Last night at the Wings Over the Rockies Spreading Wings Gala, myself, along with over 700 guests, sat in the presence of greatness. The Tuskegee Airmen were honored for their incredibly bold and inspirational contributions to the culture of aviation and to our country. I want you to know that last night was about so much more than simply meeting aviation heroes… it was about celebrating the deep longing to soar that resides inside all of us.
Saturday evening was a sight to behold… the grand setting of the Wings Over the Rockies Air and Space museum is nothing short of spectacular on a daily basis, but when combined with an evening setting, patriotic lighting, impeccably dressed guests, uniform-clad military service men and women, beautifully set dining tables, music, and dozens of aircraft on display, it truly takes your breath away. The moment you walk through the doors of the newly renovated museum entrance, you know you are about to witness something extraordinary.
Guests were greeted at the new Gateway to Flight entrance and escorted the second-story mezzanine where they were encouraged to learn about the Tuskegee Airmen. They also viewed artwork made by Colorado K-12 students who designed with the theme of “Images of Valor”. Eighth grader Alia Pagan from Aurora’s Columbia Middle School was the grand prize winner for her work entitled, “Inspiration in the Flames”. From that point, guests walked downstairs to the silent auction and VIP reception.
Upbeat and elegant, the room was buzzing with an air of historic appreciation. Tuskegee Airmen mingled with guests, donning red blazers and demure smiles. These are men in their eighties and nineties, they are men who have seen changes in the world that you and I cannot even fathom.
At 6:45, guests hearts got pumping with the roaring sound of a P-51 engine start-up that filled the massive hangar space. The rich sound was amplified by the walls of the over 160,000 square foot hangar and the steel surfaces of fighter jets that lined the walls of this space. No one missed this sound because as pilots, cranking engines are sounds that tell us things are about to get exciting. This was my first cue as master of ceremonies to tell guests we were about to get started. Three more flybys by Mustang engines and we were ready to go.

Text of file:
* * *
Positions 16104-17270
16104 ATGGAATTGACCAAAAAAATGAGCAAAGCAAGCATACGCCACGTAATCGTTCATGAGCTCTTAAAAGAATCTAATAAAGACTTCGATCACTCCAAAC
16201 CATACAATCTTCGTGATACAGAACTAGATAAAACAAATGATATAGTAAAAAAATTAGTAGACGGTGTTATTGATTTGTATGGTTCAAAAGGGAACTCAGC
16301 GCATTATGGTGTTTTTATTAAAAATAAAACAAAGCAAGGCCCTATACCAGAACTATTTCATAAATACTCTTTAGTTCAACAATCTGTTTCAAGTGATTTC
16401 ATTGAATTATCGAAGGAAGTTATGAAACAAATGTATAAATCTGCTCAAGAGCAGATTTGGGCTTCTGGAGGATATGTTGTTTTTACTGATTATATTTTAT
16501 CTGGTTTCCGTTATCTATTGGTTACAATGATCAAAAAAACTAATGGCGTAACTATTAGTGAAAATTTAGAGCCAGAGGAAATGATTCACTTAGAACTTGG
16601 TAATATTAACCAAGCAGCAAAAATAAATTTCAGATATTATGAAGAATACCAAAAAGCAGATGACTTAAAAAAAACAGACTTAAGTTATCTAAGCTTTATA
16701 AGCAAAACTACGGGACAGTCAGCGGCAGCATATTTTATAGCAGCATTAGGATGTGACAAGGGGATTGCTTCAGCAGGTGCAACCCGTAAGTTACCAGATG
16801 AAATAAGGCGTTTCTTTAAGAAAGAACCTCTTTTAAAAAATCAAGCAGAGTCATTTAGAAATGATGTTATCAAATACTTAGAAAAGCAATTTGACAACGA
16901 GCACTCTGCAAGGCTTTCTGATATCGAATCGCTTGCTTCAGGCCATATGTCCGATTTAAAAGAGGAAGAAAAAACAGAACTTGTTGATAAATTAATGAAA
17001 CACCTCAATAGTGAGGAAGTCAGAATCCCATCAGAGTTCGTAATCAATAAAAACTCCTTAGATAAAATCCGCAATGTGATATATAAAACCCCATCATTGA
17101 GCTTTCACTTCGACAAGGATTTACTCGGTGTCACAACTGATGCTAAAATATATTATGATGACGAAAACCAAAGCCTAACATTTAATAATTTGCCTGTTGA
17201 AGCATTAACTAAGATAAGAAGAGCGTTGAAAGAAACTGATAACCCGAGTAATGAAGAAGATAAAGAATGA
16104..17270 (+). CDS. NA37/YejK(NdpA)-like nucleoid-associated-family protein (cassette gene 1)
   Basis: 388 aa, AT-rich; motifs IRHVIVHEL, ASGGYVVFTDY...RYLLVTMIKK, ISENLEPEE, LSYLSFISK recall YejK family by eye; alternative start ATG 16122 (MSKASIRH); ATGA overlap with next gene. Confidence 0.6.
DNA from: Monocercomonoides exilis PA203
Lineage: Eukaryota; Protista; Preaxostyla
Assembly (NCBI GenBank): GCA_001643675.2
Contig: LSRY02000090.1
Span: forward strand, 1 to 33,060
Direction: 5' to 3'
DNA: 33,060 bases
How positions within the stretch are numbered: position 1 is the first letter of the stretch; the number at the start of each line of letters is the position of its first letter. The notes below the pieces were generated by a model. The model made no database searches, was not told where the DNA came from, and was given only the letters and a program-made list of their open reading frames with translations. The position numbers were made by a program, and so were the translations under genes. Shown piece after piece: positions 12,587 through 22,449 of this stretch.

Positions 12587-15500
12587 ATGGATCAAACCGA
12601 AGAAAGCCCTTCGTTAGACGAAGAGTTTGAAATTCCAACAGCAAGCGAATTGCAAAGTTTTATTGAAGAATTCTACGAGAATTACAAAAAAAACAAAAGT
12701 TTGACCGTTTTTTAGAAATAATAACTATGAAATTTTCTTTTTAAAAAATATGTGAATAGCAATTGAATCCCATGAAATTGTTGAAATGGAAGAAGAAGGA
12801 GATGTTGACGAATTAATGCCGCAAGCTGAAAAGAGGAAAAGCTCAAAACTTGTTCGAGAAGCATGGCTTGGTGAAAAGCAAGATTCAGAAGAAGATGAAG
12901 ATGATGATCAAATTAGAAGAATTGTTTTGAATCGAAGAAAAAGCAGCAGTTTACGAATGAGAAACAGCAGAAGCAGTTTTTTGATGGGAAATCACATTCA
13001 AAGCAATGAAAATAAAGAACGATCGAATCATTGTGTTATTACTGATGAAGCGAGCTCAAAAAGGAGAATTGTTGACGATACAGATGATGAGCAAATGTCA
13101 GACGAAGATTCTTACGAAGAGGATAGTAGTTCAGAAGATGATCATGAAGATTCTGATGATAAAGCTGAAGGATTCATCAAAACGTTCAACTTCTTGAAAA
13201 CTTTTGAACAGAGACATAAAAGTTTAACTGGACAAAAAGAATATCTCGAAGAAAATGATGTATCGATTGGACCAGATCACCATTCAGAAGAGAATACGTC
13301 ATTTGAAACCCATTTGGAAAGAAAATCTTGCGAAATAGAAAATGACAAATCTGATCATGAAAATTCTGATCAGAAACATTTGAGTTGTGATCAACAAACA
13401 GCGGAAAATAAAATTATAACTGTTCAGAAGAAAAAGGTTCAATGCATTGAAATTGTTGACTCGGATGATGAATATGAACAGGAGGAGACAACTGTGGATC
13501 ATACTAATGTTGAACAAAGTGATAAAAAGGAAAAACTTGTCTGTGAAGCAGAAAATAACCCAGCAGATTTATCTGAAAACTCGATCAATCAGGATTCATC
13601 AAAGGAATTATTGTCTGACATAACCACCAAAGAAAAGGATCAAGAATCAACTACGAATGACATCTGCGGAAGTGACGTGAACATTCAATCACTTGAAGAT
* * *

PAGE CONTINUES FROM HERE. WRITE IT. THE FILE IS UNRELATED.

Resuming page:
When I say this event was well attended, that is an understatement. We were joined by Governor John Hickenlooper, Mayor Michael Hancock, CEO of Ball Aerospace Dave Taylor, the producer of the movie “Red Tails” Charles Johnson, and many, many more. Wings CEO Greg Anderson made the incredible announcement of the Wingspan Capitol Campaign for the Centennial Airport “Exploration of Flight” location. This location will be dedicated to contemporary and leading edge flight operations, eventually housing an aerospace charter school! This building will reside next to runway 10/28 at KAPA… close enough to view aircraft taking off and landing from the observation deck. Greg capped his speech with the incredible announcement that a three million dollar donation has been made by Tony and Delisa Mayer! This great news was met by a standing ovation.
We held an active and exciting live auction, enjoyed a personal video tribute from President Obama, a video from pilot John Travolta, another from NASA Administrator Bolden and also the daughter of a Tuskegee Airmen, news anchor Robin Roberts.
Honorary Chair, Mayor Michael Hancock then took to the stage and directed our attention to the back of the room… nine young Tuskegee re-enactors sauntered through the crowd, wearing authentic flight suits, leather jackets, and helmets, and let me tell you… it was as if the actual Tuskegee airmen had gone back in time, back to their glory days, back to the days when they were altering the course of history! These young men are all pilots or student pilots and are all representatives of the Colorado Chapter’s Mile High Program and the Shades of Blue organization, both of whom conduct programs in partnership with Wings Over the Rockies. Also acknowledged were two grandchildren of the airmen who study and train at the Air Force Academy, Cadet Second Class Jeff Baptist and Cadet Fourth Class Kelsey McGee.